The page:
The Sko­gas­torp fen has long been known as Västergötland’s orchid para­di­se. The alka­li­ne and moist mea­dows are cove­red with vari­ous vascu­lar plants and mos­ses, and the alvars at Högste­na alvar and Öja heath are famous and repre­sent an inter­na­tio­nal­ly very rare ecosystem.

Abo­ve the orchid mea­dows, along the slo­pes of Plan­ta­ber­get, grows a mag­ni­fi­cent bro­ad­le­af forest. The bounda­ry between the tab­le mountains’ limesto­ne and clay sha­le lay­ers is visib­le here. The clay sha­le is visib­le on the edge of the cliff and is often pul­ve­ri­sed into gra­vel. Clay sha­le for­med as clay sedi­ment was depo­si­ted in a shal­low sea around 400 mil­li­on years ago and then pressed toget­her until it lit­hi­fi­ed. The­re are seve­ral natu­ral well­springs along the slo­pes of Plan­ta­ber­get. The dole­ri­te, posi­tio­ned abo­ve the clay sha­le, is fractu­red enough to let water through down to the porous, soft, and much fractu­red clay sha­le. Well­springs in the clay sha­le often have good ground­wa­ter as it is rarely affec­ted by human acti­vi­ty, becau­se the clay shale’s extent is more or less limi­ted to that of the mountains’ dole­ri­te plateaus.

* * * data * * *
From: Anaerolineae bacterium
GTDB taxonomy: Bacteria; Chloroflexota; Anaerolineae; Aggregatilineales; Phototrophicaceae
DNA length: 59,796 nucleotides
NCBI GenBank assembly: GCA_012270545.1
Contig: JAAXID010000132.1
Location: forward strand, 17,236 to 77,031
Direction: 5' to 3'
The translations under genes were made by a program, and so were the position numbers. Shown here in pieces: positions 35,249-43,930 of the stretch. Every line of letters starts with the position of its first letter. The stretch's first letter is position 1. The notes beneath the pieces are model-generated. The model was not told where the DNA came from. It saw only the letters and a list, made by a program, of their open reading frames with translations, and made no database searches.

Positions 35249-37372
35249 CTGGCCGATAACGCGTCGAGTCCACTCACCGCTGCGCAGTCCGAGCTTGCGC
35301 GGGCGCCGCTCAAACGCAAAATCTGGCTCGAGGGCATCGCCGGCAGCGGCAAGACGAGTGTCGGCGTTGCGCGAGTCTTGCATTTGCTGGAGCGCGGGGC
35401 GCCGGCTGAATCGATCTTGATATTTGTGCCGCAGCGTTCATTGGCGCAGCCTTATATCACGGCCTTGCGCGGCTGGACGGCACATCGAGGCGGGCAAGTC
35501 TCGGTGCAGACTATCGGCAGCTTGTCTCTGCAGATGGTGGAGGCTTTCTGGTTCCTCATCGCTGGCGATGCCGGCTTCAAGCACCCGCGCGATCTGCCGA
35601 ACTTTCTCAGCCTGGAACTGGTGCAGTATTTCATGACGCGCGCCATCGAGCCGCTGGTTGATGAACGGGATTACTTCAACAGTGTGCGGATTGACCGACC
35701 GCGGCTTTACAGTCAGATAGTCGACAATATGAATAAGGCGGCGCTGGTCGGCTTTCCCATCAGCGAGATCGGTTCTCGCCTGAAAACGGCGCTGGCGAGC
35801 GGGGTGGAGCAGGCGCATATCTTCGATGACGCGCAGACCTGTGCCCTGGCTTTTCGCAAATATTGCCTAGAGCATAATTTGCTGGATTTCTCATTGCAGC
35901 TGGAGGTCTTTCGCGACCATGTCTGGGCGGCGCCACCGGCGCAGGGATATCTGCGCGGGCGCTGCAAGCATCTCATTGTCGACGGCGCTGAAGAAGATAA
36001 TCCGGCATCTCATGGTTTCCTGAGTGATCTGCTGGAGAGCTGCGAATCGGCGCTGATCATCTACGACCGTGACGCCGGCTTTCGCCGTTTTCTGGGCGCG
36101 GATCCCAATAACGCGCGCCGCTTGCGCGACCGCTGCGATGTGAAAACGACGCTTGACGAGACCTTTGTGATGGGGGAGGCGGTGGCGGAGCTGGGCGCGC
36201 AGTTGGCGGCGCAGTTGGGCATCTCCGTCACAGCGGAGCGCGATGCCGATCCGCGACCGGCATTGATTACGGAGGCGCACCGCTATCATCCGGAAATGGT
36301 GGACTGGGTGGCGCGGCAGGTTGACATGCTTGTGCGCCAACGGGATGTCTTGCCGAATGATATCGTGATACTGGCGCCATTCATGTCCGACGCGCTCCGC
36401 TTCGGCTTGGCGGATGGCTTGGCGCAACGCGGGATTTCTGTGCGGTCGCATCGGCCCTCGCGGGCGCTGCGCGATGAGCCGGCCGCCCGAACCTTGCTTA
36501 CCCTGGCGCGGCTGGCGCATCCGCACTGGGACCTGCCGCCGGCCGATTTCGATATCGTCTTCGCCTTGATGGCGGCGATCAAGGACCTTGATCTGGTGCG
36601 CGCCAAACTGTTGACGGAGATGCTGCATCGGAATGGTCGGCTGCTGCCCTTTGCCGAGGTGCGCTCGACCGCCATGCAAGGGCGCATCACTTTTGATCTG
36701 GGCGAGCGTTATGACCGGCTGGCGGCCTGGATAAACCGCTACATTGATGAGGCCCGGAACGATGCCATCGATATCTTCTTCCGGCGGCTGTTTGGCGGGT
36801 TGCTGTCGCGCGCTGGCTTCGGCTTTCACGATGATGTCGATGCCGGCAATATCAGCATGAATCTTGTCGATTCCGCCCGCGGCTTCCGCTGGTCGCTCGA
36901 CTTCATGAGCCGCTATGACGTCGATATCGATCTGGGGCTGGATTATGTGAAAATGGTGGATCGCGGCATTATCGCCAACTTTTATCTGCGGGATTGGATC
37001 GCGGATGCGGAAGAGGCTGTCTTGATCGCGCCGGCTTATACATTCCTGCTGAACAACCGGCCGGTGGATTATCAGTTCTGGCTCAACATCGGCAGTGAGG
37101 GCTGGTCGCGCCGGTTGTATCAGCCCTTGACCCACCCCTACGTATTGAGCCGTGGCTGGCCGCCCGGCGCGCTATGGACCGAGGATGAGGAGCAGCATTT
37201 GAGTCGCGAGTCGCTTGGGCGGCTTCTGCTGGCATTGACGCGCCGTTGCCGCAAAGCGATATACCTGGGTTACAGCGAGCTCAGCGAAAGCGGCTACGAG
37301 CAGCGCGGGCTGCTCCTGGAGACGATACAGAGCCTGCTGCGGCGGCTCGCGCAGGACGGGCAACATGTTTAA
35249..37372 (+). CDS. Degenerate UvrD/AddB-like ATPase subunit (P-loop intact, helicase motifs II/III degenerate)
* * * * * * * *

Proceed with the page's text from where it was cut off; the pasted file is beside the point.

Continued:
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Sko­gas­torp is a natu­re reser­ve.